Primary School Accused Of Leftie Propaganda After ‘Telling Students Labour Is The Only Party That Wants Us to Live’

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A primary school has been accused of teaching pro-Labour propaganda after allegedly telling students the party is the only one that “wants us to live”.

It is also accused of teaching eight-year-olds to sing Nick Clegg’s “sorry song“, a mashup of his apology for raising university tuition fees, and of giving 10-year-olds homework based on Labour campaign pledges.

At a local council meeting it was even accused of sending students home to their parents with Labour campaign literature.

Although the school has not been named, The Mirror reports that it is likely to be Bewdley Primary School in Worcestershire.

Lib Dem Worcestershire county councillor Fran Oborski made the claims at a public meeting last week.

She said: “School pupils, especially those in the primary phase, are extremely trusting of members of the teaching profession and really do believe everything their teacher tells them.

“This puts a very great responsibility upon teachers, especially at election time, to maintain professional standards and not seek to impose their personal political beliefs upon vulnerable, trusting young children.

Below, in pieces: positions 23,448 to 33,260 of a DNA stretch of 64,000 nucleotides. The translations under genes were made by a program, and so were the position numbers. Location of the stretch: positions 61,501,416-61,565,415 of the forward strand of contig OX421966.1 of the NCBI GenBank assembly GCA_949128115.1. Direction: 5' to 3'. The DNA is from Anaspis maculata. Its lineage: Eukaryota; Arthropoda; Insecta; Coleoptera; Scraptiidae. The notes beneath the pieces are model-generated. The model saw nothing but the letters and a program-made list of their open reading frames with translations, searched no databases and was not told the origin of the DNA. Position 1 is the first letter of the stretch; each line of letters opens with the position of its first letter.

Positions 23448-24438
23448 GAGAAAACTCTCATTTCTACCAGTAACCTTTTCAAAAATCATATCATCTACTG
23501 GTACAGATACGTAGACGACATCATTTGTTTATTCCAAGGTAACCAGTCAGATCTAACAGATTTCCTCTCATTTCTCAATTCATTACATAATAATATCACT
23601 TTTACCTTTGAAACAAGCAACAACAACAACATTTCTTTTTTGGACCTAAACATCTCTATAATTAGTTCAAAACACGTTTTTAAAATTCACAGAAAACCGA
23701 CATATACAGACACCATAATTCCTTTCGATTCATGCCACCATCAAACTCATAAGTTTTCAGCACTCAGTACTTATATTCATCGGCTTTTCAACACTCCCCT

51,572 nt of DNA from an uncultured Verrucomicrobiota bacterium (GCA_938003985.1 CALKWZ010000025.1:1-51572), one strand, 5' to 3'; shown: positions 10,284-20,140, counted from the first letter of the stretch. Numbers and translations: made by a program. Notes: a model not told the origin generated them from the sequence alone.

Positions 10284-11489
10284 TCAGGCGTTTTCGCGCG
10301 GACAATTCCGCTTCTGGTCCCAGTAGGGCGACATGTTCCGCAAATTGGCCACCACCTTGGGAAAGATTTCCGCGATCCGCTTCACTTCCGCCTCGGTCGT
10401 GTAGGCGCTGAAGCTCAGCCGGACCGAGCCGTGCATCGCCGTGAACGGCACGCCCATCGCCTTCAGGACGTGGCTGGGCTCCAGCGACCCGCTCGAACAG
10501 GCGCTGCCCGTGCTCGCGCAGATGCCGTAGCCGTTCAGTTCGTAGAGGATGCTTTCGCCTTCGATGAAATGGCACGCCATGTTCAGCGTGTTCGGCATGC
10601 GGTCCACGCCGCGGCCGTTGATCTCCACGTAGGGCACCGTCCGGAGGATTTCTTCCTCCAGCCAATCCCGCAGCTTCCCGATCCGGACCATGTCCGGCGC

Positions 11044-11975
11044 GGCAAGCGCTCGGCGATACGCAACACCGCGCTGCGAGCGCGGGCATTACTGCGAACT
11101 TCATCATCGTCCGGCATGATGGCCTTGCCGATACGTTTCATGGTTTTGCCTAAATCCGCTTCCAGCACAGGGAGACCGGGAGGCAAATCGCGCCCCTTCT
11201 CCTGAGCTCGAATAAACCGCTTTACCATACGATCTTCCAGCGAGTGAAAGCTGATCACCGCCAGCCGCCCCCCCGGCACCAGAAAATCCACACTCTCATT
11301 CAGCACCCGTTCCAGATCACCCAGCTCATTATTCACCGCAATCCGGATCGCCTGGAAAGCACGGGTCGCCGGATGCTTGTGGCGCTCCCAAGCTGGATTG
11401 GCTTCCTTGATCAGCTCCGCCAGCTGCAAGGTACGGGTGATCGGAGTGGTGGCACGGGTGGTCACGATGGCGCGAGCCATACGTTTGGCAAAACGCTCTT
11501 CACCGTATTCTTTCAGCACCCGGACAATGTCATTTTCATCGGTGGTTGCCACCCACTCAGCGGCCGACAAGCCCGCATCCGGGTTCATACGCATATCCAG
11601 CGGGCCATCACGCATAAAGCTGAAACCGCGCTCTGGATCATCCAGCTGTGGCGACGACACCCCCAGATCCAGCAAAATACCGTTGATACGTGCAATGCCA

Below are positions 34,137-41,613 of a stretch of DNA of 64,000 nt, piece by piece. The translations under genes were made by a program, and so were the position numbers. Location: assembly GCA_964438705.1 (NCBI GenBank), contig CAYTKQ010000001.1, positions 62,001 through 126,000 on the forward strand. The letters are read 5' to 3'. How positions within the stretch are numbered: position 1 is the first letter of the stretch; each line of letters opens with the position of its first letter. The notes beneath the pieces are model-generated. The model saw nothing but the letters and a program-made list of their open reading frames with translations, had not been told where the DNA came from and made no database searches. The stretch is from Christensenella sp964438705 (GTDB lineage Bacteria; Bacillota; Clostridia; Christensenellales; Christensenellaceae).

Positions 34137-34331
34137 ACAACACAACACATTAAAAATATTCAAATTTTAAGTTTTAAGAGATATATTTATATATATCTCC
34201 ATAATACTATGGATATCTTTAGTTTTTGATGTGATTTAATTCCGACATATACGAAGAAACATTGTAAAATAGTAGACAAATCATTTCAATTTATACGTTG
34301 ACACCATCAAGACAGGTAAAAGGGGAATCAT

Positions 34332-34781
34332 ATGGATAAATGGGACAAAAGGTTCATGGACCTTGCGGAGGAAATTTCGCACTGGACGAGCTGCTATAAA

“During the recent election campaign my ten-year-old god daughter’s homework consisted of Labour Party campaign literature on which she was asked to comment as to why her family ‘should vote Labour’.

“Her eight-year old brother came home from the same school and told his parents that ‘you must vote Labour, they are the only party that wants us to live’.

“The same child was also taught the anti-Nick Clegg ‘I’m sorry’ song by his teacher.”

However, John Campion, cabinet member for children and families, defended the school, saying the council had “no problems with the principle behind it”.

“They were doing compelling writing, trying to get somebody to ‘do something’ for you, and one part of that was using political literature,” he said.

“It was an isolated case, the important thing is that common sense has to prevail, we’re pretty confident this was the case here.

“We’ve no problem with the principle behind it, you (the media) use words to get messages across.”